Back in early April 2015 I welcomed with some enthusiasm Howard Williamson’s ‘magisterial and challenging traversal of the European youth work landscape,’Finding Common Ground : Mapping and scanning the horizons for European youth work in the 21st century’, written for the 2nd European Youth Work Convention held in Brussels later that month. Five years on with the 3rd Convention in the offing Howard has repeated the feat of producing an overview of the dilemmas haunting the European scene that begs to be read. His preparatory thoughts on implementing the European Youth Work agenda are to be found in ‘Cornerstone Challenges for European Youth Work and Youth Work in Europe: Making the Connections and Bridging the Gaps’.
Hopefully the following Executive Summary will encourage you to explore the paper in its entirety.
This paper seeks to capture and delineate the key challenges that continue to face youth work in the 21st century
Youth work in its many forms has always had to adapt to variable and changing contexts; the risk of ever attempting a precise formulation of youth work as a practice is that external expectations of its role – from young people on one side and those who support it through funding and advocacy on the other – may rapidly change. Nevertheless, certain principles have guided the diversity of youth work practice over time, even if they themselves remain subject to challenge and debate. The first part of the paper therefore considers not only the contemporary context of youth work policy development in Europe, notably through the 1st and 2nd European Youth Work Conventions and the political outcomes they produced (the EU Resolution on Youth Work in 2010 and the Council of Europe Recommendation on Youth Work in 2017) but also the many lessons that emerged from the History of Youth Work in Europe project that produced seven volumes of youth work knowledge and highlighted what might be called the ‘tension triangles’ within which youth work has to navigate with some skill. The history project identified twelve such triangles. The final, unexpected, context is clearly the Covid-19 pandemic that has been afflicting Europe throughout 2020, the outcome of which remains unpredictable but the impact of which – on youth work as much as on all other aspects of established life in Europe – has been dramatic and transformative in many different ways.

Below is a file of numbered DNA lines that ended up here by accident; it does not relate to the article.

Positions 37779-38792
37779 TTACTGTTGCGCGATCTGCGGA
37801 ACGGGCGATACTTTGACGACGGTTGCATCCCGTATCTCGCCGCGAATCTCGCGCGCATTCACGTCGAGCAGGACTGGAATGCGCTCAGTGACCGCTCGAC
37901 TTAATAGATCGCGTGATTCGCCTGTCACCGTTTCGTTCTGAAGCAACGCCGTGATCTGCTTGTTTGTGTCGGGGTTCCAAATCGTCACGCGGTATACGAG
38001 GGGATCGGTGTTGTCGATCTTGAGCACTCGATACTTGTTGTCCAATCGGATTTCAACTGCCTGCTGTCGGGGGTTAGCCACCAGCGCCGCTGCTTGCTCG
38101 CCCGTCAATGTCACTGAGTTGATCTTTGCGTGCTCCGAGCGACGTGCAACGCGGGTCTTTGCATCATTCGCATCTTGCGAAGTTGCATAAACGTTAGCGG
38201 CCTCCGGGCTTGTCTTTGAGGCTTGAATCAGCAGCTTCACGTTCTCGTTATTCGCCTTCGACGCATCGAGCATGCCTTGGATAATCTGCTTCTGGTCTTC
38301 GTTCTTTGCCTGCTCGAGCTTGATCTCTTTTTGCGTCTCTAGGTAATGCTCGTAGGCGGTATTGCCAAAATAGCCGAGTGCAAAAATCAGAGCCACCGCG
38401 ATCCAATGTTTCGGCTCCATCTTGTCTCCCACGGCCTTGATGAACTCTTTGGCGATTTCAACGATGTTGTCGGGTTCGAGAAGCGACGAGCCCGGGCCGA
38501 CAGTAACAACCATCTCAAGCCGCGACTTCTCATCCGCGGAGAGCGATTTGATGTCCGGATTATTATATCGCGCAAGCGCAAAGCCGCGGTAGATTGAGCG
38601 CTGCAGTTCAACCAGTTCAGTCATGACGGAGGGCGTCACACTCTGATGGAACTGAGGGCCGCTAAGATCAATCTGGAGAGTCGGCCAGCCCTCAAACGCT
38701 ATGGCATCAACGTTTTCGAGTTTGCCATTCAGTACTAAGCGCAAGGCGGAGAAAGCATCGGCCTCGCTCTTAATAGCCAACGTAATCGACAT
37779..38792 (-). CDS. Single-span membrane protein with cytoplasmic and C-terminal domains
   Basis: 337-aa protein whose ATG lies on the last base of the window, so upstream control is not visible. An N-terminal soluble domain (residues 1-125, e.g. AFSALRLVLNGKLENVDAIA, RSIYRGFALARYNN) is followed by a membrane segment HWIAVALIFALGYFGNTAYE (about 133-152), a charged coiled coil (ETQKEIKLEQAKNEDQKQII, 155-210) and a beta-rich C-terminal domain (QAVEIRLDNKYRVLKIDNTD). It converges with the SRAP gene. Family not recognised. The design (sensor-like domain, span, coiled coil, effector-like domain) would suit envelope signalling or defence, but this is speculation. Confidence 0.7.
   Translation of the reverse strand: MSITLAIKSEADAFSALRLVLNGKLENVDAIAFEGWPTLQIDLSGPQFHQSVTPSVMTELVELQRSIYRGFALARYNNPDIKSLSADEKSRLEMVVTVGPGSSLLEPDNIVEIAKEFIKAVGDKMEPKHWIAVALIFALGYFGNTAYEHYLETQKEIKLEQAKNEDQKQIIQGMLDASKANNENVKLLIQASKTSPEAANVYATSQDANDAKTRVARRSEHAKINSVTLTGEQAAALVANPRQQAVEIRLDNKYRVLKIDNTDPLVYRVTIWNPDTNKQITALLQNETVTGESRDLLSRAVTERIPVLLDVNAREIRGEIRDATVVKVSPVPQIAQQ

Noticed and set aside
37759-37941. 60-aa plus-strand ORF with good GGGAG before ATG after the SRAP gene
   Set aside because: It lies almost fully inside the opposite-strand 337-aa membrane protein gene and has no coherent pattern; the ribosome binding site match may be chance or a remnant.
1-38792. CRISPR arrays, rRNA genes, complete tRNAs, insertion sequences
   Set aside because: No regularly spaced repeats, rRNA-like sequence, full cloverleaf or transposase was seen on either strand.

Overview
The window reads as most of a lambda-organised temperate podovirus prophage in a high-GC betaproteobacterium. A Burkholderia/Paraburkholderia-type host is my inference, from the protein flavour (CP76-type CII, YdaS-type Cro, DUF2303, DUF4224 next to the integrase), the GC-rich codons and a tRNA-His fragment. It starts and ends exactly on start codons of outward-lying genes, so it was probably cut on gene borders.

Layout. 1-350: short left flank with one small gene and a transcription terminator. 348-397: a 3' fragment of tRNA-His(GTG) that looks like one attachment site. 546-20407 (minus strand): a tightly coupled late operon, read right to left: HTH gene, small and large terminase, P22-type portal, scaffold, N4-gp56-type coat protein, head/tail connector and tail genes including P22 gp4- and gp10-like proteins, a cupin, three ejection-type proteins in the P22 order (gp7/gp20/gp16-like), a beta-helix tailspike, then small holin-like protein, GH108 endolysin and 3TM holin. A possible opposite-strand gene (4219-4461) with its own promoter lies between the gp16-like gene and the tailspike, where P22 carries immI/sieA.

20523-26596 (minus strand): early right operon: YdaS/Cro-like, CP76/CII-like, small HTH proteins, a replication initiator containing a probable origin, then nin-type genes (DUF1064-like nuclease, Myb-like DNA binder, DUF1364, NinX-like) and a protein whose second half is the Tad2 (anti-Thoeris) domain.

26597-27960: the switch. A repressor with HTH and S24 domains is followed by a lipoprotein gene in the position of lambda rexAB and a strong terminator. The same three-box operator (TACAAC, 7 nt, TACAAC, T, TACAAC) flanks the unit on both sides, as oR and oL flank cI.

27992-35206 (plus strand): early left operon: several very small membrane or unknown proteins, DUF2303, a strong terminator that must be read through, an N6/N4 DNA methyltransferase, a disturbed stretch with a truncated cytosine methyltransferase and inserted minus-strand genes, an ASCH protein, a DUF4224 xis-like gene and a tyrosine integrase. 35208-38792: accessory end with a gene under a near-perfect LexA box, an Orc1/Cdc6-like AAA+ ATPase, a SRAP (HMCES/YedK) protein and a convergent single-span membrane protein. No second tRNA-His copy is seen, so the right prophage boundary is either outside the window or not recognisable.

The second substantive section of the paper focuses on what are considered the nine persisting challenges facing youth work in Europe, and European youth work, today. First, despite the apparent consensus across the youth work community of practice that all youth work is simultaneously about providing young people with ‘spaces’ (for youth autonomy and self-determination) and ‘bridges’ (to support positive transitions to the next steps of their lives), that common ground remains disputed and contested. It needs to be strengthened further. Secondly there are at least five challenges that have always prevailed within the youth work debate: how to manage the diverse pressures and expectations placed upon youth work; where (in what kinds of spaces) youth work needs to operate; balancing the different rationales for the provision of youth work; establishing the balance in different styles of practice; and how to evaluate youth work – agreeing a basis on which to judge its value. Third, there are equally traditional disputes about the boundaries of youth work. Where does youth work start and stop in relation to age (very different forms of youth work operate across a broad age range of young people), target groups (what should youth work be ‘targeted’ on, if at all) and issues to be addressed (can, and should, youth work be engaging with all issues caused or experienced by young people)? Clearly, youth work does not cover everything that affects the lives of young people but, as that is the case, what are its parameters?